One of the most exciting moments was when Jessica, one of the two community members on our team, took us to several homes to inform people about LEDs. Typically shy, Jessica blew us away by giving a passionate, clear pitch at every home. Jessica showed herself to be a true advocate. She expressed a strong interest to build a local business to sell LEDs.

3. Business is a double-edged sword

New businesses can greatly improve quality of life. Cell phones allow people to be in touch with their families, avoiding many unnecessary trips. Better cookstoves reduce smoke, related health problems, wood burn, related energy costs and deforestation.

At the same time, big businesses have negative consequences. A national fried chicken chain, Pollo Campero, drives out many original, local restaurants. A national chicken vendor reduces the business opportunities for local villagers to grow and sell chickens. Toritos bags and Coca-Cola is sold in every small store and clearly leads to unhealthy diets.

The types of businesses that seem to add most value are those that provide high-quality products sold by local people.

Sustainability = Continuity

Of course, the work to date is just the beginning. Impact in the community requires sustained efforts. Fortunately, three of our team members live in Guatemala. They are already planning a next visit to the community, to ask about the two prototypes, and to organize a workshop for local people to build temazcal burners using locally available, reused, and low-cost materials.

We also seek to partner with a top-tier LED manufacturer to bring high-quality bulbs to the community, and to continue to train the local community members to become a door-to-door information and sales force.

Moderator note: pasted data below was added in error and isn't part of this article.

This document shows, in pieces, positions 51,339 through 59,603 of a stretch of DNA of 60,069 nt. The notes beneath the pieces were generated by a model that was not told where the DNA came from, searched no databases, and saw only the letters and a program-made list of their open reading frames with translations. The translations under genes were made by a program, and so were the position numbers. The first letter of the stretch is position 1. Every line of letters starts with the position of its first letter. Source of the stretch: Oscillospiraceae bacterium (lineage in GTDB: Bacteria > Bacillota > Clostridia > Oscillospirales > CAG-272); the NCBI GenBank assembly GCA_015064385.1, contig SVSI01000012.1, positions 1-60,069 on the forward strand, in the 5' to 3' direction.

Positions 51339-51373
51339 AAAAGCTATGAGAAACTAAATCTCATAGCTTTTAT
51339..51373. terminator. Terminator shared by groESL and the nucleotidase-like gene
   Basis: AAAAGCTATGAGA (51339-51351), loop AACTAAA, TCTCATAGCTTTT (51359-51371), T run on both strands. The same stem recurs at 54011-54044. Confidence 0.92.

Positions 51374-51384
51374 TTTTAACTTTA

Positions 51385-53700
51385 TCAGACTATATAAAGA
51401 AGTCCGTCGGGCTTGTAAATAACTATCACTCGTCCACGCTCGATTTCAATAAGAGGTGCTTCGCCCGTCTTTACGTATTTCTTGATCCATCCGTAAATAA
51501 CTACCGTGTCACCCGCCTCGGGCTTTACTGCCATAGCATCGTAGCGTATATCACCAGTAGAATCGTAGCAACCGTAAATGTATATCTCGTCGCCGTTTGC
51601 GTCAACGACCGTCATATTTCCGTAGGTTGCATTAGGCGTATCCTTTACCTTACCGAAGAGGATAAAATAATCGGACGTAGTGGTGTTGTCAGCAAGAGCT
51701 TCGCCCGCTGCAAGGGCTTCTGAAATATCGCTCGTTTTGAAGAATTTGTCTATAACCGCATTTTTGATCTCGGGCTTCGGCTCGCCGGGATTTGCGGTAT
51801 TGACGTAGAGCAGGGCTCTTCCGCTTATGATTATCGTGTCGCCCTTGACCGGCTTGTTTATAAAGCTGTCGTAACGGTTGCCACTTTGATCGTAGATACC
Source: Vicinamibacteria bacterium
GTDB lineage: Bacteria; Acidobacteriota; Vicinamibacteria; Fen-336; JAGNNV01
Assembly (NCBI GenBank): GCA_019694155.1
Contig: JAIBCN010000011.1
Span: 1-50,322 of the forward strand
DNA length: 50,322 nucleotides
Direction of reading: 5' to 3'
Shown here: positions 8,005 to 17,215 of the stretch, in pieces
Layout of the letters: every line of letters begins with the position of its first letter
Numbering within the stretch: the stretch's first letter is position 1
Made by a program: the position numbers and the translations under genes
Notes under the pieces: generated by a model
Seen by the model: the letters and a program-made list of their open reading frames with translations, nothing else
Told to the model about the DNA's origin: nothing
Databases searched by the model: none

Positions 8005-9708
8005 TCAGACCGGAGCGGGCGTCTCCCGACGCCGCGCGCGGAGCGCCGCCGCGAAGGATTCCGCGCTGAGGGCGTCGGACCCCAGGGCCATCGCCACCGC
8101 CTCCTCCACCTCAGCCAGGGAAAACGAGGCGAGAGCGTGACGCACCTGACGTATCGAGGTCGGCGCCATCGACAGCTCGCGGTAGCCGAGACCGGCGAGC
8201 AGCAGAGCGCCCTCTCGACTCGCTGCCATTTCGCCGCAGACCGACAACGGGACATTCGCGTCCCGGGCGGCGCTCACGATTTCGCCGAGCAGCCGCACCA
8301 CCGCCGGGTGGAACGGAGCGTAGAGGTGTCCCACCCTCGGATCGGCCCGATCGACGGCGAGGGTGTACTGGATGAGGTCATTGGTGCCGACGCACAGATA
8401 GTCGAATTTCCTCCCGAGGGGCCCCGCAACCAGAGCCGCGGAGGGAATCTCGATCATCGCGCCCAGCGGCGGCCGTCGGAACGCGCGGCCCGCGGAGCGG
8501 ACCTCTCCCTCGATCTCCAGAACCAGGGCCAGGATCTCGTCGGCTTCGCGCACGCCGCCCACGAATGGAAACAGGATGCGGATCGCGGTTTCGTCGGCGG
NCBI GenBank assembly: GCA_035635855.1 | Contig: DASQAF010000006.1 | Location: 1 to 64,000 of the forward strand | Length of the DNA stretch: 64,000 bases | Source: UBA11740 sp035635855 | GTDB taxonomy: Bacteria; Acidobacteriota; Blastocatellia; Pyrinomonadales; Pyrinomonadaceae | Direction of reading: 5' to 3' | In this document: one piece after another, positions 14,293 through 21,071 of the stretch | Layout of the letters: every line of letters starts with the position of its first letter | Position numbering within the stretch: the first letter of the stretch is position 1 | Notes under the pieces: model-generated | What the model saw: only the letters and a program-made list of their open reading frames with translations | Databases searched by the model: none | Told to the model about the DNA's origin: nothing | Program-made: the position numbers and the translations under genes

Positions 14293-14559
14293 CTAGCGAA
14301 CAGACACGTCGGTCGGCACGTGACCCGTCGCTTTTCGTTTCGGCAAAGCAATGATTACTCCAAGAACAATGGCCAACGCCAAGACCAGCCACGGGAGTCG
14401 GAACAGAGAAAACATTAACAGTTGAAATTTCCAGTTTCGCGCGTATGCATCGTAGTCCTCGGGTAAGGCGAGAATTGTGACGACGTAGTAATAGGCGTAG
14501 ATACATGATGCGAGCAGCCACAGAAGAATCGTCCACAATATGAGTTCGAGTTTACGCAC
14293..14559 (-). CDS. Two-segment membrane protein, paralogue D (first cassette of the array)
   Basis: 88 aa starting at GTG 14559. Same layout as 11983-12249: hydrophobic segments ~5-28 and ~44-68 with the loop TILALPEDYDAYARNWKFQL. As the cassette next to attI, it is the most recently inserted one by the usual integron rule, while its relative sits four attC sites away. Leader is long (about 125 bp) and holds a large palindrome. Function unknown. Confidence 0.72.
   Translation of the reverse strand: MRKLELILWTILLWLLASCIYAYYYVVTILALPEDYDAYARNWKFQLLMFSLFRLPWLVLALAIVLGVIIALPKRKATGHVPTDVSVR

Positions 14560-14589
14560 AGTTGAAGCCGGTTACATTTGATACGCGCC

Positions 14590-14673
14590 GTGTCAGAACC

Thank you to the Energy team who made all this possible: Maya Pérez, Lidia Cúmes, Jessica Pérez, Andrés Viau, Daniel Connell, and Amit Gandhi.

Thank you to the IDDS organizers María José Saenz, Sher Vogel, Omar Crespo, Oscar Quan, and Paul Crespo.

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A quest for learning – summer 2013

This summer, I embark on an epic quest. With 8 students from MIT and UC Berkeley, I’m cycling 4,000 miles from San Francisco to Washington. Along our journey, we will teach hands-on science classes to a total of 1,000 high-school students on topics we deeply care about, organized as “Learning Festivals”.

Classes range from “How to build a heliostat solar panel?” to “How does the brain work?”. Each Learning Festival will end with a session in which we invite students to work on their own ideas. The goal of our journey is to let children experience the joy of learning and the power of turning ideas into reality.

Updates

For email updates of the highlights of our journey (2x per month), please leave your information here. I keep another blog during the summer, please find it here. 

A demo class in Amsterdam

A demo class in Amsterdam

How can you help? 

Thank you for taking the effort of reading this page! There are several ways in which you can help:

(1) We are looking for teaching locations across the country (see the map below). Are you in touch with school teachers, librarians or summer camp leaders along our route? Please introduce us, spokes [at] mit [dot] edu!

(2) We will be camping all the way. Do you have friends who live along the path, who are happy to host 8 students for a meal or a night? Please introduce us, spokes [at] mit [dot] edu!

(3) This journey will lead into a structural organization to support children in developing their own ideas beyond summer. Do you want to work on or fund the future of hands-on learning? Definitely reach out, spokes [at] mit [dot] edu!